ATA Magazine

Understanding the Women in Leadership Barriers

While the ATA has been inquiring into questions of gender equity in the profession for decades, in 2018 the ATA renewed its focus on women in leadership through the establishment of a subcommittee of the Diversity, Equity and Human Rights Committee. 

The subcommittee — which later became the Women in Leadership (WIL) Committee — created a needs assessment survey, conducted in 2019, to assess the perception of gender-based discrimination in the teaching profession, ­barriers to women in leadership for both school divisions and the Association, and possible supports for women in the teaching profession. 
The survey revealed evidence of gender-based discrimination in schools and the ATA. 

Participant feedback revealed three main sources of discrimination: normative gatekeeping, gender-based stereotyping and the impact of family responsibilities on career progression. 

In addition to perceiving gender-based discrimination in school jurisdictions and the Association, participants identified other barriers to leadership for women in the profession, including a lack of time, resources and encouragement to develop as leaders. 

As for supports experienced, participants identified encouragement from colleagues, family and friends for involvement in the Association or school leadership as the top support. 

Discrimination based  on gender 2019 Graph

barriers to leadership for women in the ­profession include a lack of time, resources and ­encouragement to develop as leaders.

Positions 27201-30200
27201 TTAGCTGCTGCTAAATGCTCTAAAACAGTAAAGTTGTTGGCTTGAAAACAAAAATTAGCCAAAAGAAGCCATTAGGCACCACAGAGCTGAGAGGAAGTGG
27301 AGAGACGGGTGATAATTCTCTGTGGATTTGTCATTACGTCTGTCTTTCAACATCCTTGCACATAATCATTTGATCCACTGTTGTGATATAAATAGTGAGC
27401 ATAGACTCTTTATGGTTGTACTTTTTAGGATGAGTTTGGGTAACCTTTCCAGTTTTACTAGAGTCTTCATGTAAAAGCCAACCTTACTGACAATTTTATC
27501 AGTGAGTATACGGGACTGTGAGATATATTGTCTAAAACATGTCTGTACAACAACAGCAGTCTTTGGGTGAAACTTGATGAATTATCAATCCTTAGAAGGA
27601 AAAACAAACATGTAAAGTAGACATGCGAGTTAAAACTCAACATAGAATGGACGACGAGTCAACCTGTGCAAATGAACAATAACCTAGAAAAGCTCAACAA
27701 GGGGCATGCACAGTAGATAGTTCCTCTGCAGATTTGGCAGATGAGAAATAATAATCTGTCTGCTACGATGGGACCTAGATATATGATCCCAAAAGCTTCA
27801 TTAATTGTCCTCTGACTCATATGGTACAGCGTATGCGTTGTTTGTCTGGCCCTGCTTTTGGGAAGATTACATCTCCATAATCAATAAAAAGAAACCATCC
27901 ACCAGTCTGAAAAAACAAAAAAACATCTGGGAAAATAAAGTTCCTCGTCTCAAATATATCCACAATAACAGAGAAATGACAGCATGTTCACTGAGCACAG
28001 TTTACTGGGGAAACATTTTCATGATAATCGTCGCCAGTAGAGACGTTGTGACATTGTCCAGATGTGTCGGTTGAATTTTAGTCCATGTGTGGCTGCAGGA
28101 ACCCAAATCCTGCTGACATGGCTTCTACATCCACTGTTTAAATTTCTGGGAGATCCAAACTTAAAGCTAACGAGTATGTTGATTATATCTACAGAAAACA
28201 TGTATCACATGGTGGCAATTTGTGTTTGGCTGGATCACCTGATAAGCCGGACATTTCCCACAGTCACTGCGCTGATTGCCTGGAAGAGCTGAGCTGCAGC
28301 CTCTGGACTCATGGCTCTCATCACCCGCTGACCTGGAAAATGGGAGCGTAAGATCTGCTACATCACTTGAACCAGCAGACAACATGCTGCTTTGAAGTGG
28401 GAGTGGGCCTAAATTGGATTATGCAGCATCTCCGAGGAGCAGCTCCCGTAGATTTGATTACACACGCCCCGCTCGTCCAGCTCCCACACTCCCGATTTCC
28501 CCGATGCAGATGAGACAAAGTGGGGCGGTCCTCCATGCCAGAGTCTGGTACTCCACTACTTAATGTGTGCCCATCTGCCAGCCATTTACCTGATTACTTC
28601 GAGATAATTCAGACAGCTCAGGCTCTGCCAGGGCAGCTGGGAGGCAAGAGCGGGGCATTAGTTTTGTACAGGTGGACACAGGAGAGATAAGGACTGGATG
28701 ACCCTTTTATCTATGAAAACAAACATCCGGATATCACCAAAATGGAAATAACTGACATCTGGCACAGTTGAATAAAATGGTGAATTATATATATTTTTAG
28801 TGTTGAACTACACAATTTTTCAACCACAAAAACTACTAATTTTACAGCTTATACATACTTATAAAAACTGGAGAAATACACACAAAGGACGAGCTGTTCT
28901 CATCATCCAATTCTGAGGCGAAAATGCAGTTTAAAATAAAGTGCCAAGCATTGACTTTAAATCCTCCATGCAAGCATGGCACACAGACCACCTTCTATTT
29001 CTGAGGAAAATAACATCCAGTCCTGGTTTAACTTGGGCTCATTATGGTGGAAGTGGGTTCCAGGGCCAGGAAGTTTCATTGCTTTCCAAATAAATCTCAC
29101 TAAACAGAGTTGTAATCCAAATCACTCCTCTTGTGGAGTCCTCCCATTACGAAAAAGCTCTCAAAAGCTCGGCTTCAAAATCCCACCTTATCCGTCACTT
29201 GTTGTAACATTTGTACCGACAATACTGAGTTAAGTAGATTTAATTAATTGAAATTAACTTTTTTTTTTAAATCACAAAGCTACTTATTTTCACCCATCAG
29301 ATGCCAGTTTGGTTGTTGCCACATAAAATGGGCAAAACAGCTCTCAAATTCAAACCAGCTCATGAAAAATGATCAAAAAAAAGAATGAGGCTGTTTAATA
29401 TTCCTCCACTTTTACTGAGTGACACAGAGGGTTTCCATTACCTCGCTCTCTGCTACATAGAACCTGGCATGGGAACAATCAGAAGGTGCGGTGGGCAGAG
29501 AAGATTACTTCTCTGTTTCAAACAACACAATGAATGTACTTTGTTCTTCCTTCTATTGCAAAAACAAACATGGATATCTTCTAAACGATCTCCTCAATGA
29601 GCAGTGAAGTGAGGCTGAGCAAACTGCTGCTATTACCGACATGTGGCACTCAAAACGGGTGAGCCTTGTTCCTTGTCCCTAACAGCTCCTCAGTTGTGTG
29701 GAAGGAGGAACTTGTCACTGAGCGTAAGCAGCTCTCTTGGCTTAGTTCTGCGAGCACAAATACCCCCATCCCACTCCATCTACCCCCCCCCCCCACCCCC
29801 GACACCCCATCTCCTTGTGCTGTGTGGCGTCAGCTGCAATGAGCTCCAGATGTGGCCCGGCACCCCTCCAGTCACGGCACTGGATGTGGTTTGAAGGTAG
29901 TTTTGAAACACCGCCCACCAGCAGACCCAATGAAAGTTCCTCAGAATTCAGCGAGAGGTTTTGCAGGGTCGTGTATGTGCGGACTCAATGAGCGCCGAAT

When asked about formal supports the ATA could offer for ­growing women’s leadership capacity in Alberta, two-thirds of participants ­identified the development of networks of support and mentorship across the province for women leaders. 

With this data in mind, the WIL Committee provides policy recommendations that support the development of women’s leadership capacity, plans and organizes an annual summit, provides support to local WIL committees and disseminates women in educational leadership research. 

Having awareness of and insight into the gender-based discrimination faced, the barriers experienced and the supports desired can lead to positive steps forward. Through network-building across the province, important conversations are emerging about the gendered nature of leadership and what can be done to support women in the profession to reach their leadership potential. 



Supports Association
I received encouragement from family and friends 44.4% 85.5%
I received encouragement from colleagues 71.0% 76.5%
I had access to cohort groups and training for leadership 12.7% 42.5%
I had access to mentorship opportunities 18.3% 32.5%
Key terms

Normative gatekeeping is a concept arising from the literature that explains how individuals and organizations conceptualize who best represents a leader and the practices that reinforce the ­selection of types of leaders. 

Gender-based stereotyping refers to social expectations of how men and women ought to operate in society. 

Gender is not binary. For the purposes of the needs assessment study, however, woman denotes those in the profession who identify as female.